Getting Things Done

Getting Things Done

The Art of Stress-free Productivity

Audiobook CD - 2008
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In today's world of exponentially increased communication and responsibility, yesterday's methods for staying on top just don't work.

Veteran management consultant and trainer David Allen recognizes that "time management" is useless the minute your schedule is interrupted; "setting priorities" isn't relevant when your e-mail is down; "procrastination solutions" won't help if your goals aren't clear.

Allen's premise is simple: our ability to be productive is directly proportional to our ability to relax. Only when our minds are clear and our thoughts are organized can we achieve stress-free productivity and unleash our creative potential. He teaches us how to:

- Apply the "do it, delegate it, defer it, drop it" rule to get your in-box empty
- Reassess goals and stay focused in changing situations
- Overcome feelings of confusion, anxiety, and being overwhelmed
- Feel fine about what you're not doing

From core principles to proven tricks, Getting Things Done has the potential to transform the way you work -- and the way you experience work. At any level of implementation, David Allen's entertaining and thought-provoking advice shows you how to pick up the pace without wearing yourself down.

Publisher: New York : Simon & Schuster audio, p2008
ISBN: 9780743571654
Branch Call Number: 650.11 All
Characteristics: 7 sound discs (ca.8 hrs.) : digital ; 4 3/4 in. --


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Jan 09, 2018

This audiobook is well and clearly read by the author. The advice is mostly useful for those who have a lot of control over how they do their work; its not of much use to everyone else. Often the explanations for the techniques is so long and complicated its hard to take notes in order to make use of it (one would be better served by the book in this respect). The easiest thing one can do is say no more often and add a banner over anything that one regularly handles or looks at that says "what is the next action?" (or develop this into a kind of mantra incorporated into one's life); nevertheless, a couple of simple things can help a lot. Trying to incorporate all of the advice at once strikes me as nearly impossible: just do one, and when one gets used to it after two or three weeks, incorporate another one and keep at it until one gets used to that, and so on. Although he mentions that distraction is a big productivity killer, he never suggests avoiding contacting someone else if one's contact with them will be a distraction to them: there has to be a coordination policy for blocking distractions and making distractions.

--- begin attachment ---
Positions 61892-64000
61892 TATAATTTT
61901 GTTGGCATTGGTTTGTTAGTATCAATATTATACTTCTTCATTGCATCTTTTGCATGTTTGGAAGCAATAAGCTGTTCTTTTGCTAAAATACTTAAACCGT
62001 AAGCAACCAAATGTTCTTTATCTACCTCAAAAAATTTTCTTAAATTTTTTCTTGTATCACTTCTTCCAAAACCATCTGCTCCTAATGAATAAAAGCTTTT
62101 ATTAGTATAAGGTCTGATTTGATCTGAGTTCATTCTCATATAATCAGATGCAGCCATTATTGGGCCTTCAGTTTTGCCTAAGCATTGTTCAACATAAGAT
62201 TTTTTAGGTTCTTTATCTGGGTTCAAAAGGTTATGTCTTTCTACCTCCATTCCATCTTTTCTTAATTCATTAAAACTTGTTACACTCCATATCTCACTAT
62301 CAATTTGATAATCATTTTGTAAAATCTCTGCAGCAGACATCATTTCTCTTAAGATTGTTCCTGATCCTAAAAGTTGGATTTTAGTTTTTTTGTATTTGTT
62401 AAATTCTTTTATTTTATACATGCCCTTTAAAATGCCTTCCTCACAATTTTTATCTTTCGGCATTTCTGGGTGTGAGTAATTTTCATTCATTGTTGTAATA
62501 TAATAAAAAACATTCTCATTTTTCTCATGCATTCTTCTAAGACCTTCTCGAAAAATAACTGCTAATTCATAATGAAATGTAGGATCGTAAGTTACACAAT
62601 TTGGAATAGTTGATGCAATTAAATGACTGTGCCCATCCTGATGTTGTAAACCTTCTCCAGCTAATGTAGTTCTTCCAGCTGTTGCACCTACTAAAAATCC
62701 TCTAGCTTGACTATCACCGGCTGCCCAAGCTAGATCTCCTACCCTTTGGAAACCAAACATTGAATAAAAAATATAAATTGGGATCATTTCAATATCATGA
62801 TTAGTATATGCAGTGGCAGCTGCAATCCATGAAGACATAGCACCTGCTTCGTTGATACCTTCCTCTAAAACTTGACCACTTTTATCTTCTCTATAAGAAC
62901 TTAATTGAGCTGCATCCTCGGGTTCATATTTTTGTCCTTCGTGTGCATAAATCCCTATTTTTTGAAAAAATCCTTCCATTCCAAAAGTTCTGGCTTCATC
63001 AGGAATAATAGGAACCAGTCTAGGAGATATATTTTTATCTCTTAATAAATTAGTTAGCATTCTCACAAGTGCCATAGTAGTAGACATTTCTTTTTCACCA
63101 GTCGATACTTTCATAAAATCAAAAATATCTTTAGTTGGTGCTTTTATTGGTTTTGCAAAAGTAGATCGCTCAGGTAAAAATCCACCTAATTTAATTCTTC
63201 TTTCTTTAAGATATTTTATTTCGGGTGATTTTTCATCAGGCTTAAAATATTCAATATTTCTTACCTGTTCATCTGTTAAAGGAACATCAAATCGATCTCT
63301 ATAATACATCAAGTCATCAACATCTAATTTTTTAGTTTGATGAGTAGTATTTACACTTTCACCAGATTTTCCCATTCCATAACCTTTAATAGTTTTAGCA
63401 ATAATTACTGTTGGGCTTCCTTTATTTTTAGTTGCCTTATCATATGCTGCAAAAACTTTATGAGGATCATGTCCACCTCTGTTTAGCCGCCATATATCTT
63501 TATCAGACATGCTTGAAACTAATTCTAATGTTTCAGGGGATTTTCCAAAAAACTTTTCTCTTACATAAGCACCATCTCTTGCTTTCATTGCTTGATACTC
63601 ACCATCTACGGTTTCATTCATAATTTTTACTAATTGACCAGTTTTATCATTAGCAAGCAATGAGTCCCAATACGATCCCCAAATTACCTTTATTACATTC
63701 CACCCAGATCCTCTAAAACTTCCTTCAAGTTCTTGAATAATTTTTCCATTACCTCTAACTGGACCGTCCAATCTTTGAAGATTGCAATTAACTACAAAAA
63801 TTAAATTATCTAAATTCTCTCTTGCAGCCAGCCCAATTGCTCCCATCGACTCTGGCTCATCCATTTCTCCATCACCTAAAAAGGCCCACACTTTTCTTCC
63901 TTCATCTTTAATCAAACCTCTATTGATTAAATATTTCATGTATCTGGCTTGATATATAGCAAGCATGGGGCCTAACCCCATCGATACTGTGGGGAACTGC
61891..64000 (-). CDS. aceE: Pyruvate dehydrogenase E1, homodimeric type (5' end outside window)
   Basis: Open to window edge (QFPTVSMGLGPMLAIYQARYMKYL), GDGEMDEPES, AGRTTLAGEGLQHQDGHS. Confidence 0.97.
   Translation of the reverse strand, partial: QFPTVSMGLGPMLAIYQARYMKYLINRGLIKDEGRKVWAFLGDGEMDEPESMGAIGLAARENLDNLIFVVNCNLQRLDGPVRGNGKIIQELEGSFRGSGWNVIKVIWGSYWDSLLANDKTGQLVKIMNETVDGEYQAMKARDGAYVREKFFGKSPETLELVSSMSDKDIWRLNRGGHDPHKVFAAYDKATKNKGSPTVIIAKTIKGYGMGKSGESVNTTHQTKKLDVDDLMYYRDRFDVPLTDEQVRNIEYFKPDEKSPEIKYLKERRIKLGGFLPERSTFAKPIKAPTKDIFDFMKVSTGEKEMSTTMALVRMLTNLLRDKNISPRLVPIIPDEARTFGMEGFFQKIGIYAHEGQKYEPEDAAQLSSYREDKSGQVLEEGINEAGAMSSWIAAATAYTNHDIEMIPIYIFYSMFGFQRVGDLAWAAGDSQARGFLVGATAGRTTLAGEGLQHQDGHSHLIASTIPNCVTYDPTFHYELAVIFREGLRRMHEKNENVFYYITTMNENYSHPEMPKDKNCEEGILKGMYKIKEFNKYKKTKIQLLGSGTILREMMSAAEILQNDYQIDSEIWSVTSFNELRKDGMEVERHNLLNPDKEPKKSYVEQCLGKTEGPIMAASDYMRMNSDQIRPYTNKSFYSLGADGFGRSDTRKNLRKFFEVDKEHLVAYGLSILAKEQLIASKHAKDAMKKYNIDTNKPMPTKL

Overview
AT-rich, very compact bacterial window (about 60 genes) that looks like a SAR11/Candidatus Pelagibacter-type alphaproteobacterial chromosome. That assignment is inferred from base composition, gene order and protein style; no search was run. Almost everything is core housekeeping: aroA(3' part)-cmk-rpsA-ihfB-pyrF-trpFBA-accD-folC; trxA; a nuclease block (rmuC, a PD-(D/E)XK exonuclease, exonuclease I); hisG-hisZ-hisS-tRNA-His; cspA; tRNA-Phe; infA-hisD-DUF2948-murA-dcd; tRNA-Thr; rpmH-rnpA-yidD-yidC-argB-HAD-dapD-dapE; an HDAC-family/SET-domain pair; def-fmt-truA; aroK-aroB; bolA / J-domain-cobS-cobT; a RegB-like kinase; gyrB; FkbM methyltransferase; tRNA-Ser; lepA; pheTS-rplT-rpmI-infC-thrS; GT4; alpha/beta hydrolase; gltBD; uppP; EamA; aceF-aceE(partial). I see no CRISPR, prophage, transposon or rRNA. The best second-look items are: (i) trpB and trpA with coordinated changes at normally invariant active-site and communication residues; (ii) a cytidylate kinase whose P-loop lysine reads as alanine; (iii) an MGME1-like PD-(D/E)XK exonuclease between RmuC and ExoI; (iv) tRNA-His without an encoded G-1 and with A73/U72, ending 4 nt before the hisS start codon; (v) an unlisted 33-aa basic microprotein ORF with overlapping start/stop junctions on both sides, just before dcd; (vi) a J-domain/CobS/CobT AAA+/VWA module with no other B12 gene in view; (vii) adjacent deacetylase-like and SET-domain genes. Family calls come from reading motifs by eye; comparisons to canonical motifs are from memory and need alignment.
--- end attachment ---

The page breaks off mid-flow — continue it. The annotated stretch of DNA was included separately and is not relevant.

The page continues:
Aug 29, 2013

This guy spends wayyyy too much time describing the problem. We all know what the problem is.

Mar 16, 2012

Getting Things Done by David Allen is perhaps the most left-brained book I've ever read. List making and to-do tracking doesn't exactly make for a thrilling read. And yet, this is an important and forever practical book IF you put into practice the core of what Allen is saying. I'm a daily list maker and I live by my calendar. I never read a book on personal organization though I've invested much of my adult life in it.

Here are the most important points of the book, in my opinion: (1) Get all your to-do's (All. Of. Them.) out of your head and write them down. This will free your mind from having to think about them incessantly. (2) Give all of your immediate to-do's a next action. (For example, "get a dental check-up" should instead be "call and make a dental appointment.") If you can't do the next action at any given time, then transfer it to a separate list to be reviewed sometime later. (3) Don't worry about the what tools to use to organize your life. Start simple with a paper, pen and perhaps a folder and grow from there. Most complex organizational tools are probably too specifically customized for what you need anyway. And (4), every single one of your to-do's is an arranged agreement with yourself. If you put it off or forget about it, you feel the guilt in your mind consciously or not. Having them written down helps your meet your own commitments as well as saying no to commitments you now know you can't keep.

There's many more steps to keeping your personal organization optimized than the above points (for example, defining separate lists such as the "tickler" and the "someday/maybe"), but those I feel are the most crucial. Doing boring stuff like what Getting Things Done advocates would seem soul-sucking to a more right-brained type, but I firmly believe creativity is at its best when it is organized.

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